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Armenian massacres of 1915: the Turkish viewpoint


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Armenian massacres of 1915: the Turkish viewpoint

This article sets out how Turks generally view the context, events and implications of the massacres of ethnic Armenians living in the Ottoman Empire during World War I. Armenians dispute key parts of the information and you can read the Armenian perspective here.

In Turkey today, most people know nothing about their fourth generation of grandparents, many have hometowns outside of Turkey’s current borders. Millions more are grandchildren of immigrants from the Balkans, Caucasus or Crimea. There are hundreds of villages named “Yeni muhacir” which means “new immigrants.”

The modern Turkish nation is composed of Bosnians, Albanians, Circassians, Georgians and others driven away from their homelands. They are the grandchildren of a shattered empire.

This is the context within which modern Turks predominently view the events of 1915.

In addition to this there are the nearly 4.5 million Ottoman Muslims who perished from 1864 to 1922 – many more dead were never counted as their homelands were absorbed by Russia. Turkey believes that around 5 million Ottoman citizens were driven away from their ancestral homes in the Balkans and the Caucasus during this period and found shelter in Anatolia and Istanbul.

The displacement and killing of Armenians during this time, is not by itself unique, Turkish historians argue.

For this reason when it comes to Armenian claims of “genocide” Turkey does not accept the term. The Armenian military alliance with Russia and assaults on Turkish villages in Eastern Anatolia, while the Ottoman army was fighting on other fronts are seen in Turkey as the main motive of the Ottoman rulers in forcing Armenians from their homes.

Putting the case as an attempt to stop an armed rebellion against the government, Ankara underlines the fact that it was not the race, ethnicity or religion of Armenians which rendered them subject to relocation but their violent political aims. There is a general acceptance in Turkey of the horror and the destruction that occured but the suggestion is that, seen amid the Great War in its totality, the suffering of Armenians is a chapter in the book and cannot be viewed outside of this.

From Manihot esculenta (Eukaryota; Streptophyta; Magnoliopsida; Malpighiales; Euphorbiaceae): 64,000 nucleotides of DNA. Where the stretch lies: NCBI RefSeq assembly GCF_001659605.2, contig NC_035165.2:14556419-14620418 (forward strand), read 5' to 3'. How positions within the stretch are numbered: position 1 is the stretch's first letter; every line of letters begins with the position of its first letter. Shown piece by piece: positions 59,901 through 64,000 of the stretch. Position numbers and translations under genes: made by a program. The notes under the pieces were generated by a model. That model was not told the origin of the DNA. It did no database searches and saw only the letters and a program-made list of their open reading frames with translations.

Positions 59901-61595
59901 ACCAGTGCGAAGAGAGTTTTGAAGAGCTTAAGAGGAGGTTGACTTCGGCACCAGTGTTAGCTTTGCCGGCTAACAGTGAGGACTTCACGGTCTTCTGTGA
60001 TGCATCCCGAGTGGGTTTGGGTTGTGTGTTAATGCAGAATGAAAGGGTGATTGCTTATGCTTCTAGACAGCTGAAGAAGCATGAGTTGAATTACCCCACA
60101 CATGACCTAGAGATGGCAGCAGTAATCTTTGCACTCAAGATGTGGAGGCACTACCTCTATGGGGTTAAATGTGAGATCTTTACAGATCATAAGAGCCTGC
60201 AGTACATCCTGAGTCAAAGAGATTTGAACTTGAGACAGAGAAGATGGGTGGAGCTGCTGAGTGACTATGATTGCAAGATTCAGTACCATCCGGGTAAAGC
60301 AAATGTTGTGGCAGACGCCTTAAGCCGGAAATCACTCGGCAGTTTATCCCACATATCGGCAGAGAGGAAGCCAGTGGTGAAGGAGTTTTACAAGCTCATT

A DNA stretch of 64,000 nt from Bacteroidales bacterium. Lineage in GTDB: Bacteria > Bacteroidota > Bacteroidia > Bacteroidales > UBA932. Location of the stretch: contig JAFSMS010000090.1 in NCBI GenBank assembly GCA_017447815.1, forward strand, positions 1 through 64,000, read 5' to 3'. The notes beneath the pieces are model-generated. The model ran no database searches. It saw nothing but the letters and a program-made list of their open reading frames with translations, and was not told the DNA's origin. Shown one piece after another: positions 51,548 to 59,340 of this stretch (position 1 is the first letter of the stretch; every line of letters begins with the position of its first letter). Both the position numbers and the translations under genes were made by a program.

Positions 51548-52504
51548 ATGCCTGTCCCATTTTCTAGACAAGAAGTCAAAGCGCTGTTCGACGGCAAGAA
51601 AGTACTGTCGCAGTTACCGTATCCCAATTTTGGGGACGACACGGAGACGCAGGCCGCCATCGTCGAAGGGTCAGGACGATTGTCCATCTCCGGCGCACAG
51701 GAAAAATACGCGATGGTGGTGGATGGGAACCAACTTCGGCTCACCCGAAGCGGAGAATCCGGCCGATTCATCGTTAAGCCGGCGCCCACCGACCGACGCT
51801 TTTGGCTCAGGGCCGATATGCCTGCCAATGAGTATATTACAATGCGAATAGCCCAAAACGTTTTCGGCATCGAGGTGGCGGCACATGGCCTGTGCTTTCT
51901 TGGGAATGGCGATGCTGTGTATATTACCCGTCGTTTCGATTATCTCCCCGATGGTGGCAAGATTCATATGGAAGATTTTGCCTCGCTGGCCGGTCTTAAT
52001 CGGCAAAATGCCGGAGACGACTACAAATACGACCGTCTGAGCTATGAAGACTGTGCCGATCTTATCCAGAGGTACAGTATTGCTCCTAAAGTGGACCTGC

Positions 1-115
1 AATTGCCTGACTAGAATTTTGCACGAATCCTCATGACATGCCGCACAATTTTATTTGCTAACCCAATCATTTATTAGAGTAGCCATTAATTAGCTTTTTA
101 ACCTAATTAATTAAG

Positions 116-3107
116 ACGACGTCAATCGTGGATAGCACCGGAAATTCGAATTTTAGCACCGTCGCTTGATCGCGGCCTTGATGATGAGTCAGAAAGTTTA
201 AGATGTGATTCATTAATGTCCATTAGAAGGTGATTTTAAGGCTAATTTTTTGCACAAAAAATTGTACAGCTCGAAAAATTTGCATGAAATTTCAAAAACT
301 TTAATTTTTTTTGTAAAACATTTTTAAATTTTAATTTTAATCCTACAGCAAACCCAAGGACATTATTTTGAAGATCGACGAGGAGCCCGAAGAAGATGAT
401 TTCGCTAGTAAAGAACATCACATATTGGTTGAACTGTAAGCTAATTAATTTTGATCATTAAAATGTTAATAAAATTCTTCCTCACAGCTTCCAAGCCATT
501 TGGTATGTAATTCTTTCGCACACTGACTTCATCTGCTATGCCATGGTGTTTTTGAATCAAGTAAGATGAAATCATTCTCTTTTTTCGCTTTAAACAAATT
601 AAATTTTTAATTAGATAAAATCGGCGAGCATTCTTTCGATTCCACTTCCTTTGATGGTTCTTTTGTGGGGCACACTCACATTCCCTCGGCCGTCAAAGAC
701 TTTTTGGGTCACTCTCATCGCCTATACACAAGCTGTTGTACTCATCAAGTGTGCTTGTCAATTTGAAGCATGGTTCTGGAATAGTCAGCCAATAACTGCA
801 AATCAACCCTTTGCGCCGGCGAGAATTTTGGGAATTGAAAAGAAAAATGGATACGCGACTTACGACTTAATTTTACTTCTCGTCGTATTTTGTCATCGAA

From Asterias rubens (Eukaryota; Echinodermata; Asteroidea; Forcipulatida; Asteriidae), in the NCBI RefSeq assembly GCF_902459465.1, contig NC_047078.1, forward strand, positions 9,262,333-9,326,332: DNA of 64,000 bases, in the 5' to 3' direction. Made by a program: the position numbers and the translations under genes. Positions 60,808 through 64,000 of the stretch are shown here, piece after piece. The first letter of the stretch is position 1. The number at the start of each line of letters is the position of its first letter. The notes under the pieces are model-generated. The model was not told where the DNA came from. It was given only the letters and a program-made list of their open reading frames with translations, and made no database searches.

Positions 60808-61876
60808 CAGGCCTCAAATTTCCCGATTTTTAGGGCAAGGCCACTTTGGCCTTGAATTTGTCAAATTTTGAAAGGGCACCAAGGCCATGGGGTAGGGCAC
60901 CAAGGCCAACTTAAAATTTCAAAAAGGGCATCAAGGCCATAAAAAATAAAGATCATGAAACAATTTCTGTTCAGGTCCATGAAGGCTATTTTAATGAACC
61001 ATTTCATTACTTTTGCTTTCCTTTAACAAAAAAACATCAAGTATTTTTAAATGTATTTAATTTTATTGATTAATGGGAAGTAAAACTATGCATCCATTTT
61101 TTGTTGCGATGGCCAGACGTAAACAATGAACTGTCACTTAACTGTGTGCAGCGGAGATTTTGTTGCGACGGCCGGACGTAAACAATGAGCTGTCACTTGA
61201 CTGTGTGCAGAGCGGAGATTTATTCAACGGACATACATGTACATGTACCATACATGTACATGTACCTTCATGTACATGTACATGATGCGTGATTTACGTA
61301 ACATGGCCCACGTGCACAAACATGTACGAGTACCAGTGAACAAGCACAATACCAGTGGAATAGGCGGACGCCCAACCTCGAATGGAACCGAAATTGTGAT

Turkish Foreign Ministry publications admit that “while the Ottoman Government clearly planned that those who had to be moved, should be cared for, protected, and fed adequately, most of the Armenians suffered immensely. War-time conditions, exacerbated by internal strife; local groups seeking revenge; banditry; famine; epidemics and the general lawlessness of a collapsing state apparatus all combined to produce a painful tragedy that was beyond any contingency expectation.”

Some government officials were involved in the crimes against Armenian convoys, but the Ottoman leadership did not foresee or support them and on the contrary prosecuted the perpetrators, the documents say.

Ankara believes the issue is being used as a political bargaining chip, with parliaments around the world taking sides under pressure from lobby groups rather than based on evidence of the facts. Turkey instead has repeatedly proposed the formation of an international committee of historians, including people with a range of perspectives to debate the issue. Such a group of experts would be better qualified than politicians to understand the facts, according to Turkey.

The propositions have been rejected by the Armenian side.

You can find out about the Armenian perspective here.

Every story can be told in many ways: see the perspectives from Euronews journalists in our other language teams.

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